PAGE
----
But hey, it escalates.
You get to a stage where you ask yourself how you can do things better so that you don’t annoy him. You are convinced that the problem lies with you. You go to great lengths to be the person you think he wants. But guess what? It gets worse. Yet, you still hope it will pass.
By this time, it’s become a way of life. One day you are fed up. You go to the police, but he cries like a newborn baby, pleading with you to reconsider because he loves you. You believe him. You withdraw the case and tell the family to take it easy, he is a new person.
But guess what? It continues.
At this stage, you wear make-up – not for beauty, but to mask both the physical and emotional pain. You still harbour some distant hope that it will pass.
But guess what? It escalates.
You have become his punching bag, it is an expectation. You’re living in fear and paranoia. Truthfully, you have no life. You are even scared to walk away. He has trapped you like a spider that uses its web to trap a fly. The spider traps a fly and continually pokes it to check if it’s still alive. It keeps it there until it has lost its being, it’s dry and lifeless.
Sister, walk away the first day he grabs you by your clothes and threatens to beat you up. If you open a case against him, don’t pull back, see it through. Your life is more important than your “love” for him or his for you.
Stop bashing all men. You have a father, brother, a son, a friend. They are also men.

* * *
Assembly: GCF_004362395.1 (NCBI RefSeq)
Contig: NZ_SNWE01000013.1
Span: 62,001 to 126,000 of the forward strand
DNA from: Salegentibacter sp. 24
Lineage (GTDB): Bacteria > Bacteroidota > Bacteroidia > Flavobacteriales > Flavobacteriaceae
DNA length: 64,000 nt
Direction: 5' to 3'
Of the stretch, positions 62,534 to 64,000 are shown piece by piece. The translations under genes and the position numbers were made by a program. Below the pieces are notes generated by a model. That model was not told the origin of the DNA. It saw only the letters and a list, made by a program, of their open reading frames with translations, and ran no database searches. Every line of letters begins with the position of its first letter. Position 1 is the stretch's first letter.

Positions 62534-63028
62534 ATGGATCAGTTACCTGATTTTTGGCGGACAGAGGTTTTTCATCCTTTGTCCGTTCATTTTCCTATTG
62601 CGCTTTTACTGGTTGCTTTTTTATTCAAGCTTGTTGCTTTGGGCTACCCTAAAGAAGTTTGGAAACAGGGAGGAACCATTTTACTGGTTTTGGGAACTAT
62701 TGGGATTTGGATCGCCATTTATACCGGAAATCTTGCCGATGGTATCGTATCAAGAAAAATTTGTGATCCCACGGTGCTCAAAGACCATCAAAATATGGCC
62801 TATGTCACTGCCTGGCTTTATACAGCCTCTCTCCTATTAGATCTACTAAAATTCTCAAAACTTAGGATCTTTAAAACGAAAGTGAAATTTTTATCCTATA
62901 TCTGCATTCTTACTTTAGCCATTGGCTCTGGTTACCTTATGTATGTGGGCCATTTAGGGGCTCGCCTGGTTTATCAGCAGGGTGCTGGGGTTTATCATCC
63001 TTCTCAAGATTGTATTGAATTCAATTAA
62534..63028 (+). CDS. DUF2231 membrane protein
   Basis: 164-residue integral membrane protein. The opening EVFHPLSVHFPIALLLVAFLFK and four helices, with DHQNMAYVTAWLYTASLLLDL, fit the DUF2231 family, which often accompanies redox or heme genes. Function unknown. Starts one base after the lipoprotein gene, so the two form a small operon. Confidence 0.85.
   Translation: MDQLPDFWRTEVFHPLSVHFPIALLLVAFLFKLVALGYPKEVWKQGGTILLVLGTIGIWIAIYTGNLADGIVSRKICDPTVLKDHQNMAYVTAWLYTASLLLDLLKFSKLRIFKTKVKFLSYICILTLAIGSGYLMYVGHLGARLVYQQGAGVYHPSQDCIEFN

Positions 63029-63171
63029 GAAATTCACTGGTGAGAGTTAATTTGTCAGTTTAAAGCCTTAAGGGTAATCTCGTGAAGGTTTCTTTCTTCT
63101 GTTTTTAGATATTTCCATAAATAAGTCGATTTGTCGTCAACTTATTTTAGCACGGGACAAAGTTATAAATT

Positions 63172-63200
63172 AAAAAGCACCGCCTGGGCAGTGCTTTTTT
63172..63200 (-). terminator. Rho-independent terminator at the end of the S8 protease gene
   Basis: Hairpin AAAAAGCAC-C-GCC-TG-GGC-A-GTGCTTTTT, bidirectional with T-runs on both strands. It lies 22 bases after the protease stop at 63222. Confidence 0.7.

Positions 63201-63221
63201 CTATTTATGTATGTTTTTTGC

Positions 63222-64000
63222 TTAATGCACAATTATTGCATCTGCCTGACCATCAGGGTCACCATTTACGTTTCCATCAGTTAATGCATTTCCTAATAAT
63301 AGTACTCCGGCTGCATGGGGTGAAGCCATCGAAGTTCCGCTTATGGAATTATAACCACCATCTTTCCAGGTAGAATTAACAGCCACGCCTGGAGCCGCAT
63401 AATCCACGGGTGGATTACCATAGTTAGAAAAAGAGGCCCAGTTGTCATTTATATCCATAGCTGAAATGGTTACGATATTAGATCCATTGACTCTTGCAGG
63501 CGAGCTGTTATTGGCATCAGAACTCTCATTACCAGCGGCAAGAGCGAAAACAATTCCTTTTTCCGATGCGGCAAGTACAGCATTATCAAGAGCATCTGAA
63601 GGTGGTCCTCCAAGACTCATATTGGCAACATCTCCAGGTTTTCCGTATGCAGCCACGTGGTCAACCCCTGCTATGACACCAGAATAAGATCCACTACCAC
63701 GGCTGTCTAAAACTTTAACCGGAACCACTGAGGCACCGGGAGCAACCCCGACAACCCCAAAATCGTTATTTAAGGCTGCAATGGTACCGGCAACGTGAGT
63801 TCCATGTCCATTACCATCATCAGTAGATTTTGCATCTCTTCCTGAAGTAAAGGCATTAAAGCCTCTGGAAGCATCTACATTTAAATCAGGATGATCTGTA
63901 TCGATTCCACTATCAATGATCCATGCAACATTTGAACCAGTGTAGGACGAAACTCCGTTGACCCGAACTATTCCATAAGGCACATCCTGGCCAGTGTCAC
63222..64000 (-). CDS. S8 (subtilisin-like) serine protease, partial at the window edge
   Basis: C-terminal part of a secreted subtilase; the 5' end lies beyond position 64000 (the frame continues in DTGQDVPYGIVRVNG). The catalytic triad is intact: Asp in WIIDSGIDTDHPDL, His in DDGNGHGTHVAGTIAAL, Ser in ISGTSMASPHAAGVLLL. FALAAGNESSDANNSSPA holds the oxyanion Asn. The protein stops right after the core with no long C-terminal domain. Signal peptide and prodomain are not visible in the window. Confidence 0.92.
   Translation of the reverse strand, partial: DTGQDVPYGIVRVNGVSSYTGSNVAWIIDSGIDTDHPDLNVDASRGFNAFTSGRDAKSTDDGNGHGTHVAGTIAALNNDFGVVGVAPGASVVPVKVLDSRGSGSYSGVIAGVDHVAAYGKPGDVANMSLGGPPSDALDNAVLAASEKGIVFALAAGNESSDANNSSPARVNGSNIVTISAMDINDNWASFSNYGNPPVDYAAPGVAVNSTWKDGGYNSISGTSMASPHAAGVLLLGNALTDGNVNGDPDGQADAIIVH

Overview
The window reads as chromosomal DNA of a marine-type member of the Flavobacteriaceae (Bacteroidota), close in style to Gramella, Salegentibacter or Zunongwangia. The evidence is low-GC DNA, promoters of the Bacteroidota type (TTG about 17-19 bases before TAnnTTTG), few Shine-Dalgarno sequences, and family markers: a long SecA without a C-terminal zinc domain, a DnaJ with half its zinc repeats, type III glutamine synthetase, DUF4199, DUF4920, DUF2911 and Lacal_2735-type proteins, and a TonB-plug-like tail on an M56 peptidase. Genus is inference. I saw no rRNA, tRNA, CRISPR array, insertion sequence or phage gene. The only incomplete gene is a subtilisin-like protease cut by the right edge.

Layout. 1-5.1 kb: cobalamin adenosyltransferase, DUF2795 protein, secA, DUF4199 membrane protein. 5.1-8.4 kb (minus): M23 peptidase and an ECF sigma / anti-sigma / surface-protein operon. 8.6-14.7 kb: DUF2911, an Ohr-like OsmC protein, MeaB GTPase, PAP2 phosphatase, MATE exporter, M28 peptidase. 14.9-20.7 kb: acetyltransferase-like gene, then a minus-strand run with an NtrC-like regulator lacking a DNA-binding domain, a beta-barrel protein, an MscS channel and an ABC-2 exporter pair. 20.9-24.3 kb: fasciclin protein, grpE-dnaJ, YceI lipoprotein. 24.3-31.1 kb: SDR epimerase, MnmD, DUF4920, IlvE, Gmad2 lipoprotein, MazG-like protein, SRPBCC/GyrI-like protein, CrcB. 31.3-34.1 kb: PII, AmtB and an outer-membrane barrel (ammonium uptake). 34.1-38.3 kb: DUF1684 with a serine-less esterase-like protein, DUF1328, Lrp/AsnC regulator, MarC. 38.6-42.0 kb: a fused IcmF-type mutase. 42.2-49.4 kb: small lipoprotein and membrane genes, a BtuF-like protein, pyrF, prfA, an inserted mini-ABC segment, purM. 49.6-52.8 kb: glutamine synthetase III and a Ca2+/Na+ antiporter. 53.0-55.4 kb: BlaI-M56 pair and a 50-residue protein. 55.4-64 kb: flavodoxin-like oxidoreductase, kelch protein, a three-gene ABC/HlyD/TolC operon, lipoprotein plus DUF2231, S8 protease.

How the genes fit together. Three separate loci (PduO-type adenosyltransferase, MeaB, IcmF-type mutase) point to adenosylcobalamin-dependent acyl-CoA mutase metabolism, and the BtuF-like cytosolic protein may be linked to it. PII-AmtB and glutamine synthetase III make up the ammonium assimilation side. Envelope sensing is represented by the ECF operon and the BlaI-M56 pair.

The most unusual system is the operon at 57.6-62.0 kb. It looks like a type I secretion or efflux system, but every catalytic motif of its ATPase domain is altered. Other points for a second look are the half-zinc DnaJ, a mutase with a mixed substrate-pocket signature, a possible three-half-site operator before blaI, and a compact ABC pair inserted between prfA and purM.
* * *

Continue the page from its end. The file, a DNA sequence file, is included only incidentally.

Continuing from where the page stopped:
But walk away, my sister, daughter, mother, walk away.
I have a wife, a daughter and a mother. They deserve to be safe and happy.
Thobela is a board member of the Eastern Cape Development Corporation and runs a small business that focuses on training in local government
Bra, it’s about all of us
Hundreds of South African women have – once again – come out about their experiences of rape, assault and abuse at the hands of men, this time under the hashtag #MenAreTrash, compelled by the sickening murder of Karabo Mokoena.
It’s very clear. Women have had enough. They are tired. They are not raping and murdering themselves. It’s us who are doing that, men. So how have we responded?
Yes, some of us have expressed unconditional support, understood that we are being challenged to interrogate our masculinity and the many ways – consciously or subconsciously – we regard women as sexual objects or as subjects who should follow our rules about how to live their lives.
But just as many of us have taken it personally, put our egos ahead of an epidemic and belligerently responded with #NotAllMen. Bra, it’s not about you. It’s about all of us, about our gender. Grow up and see the bigger crisis.
And then there are those of us who, with concern creasing our brows, have mansplained about women’s safety, warned them to be vigilant, schooled them in how to spot the warning signs. Baba, let’s be clear, women live this reality, they know this information, it is patronising. I hope these men are also talking to other men about ending this tyranny of abuse; about genuinely putting themselves in the shoes of women who are not safe to take a taxi to work or go for a run on their own in the morning?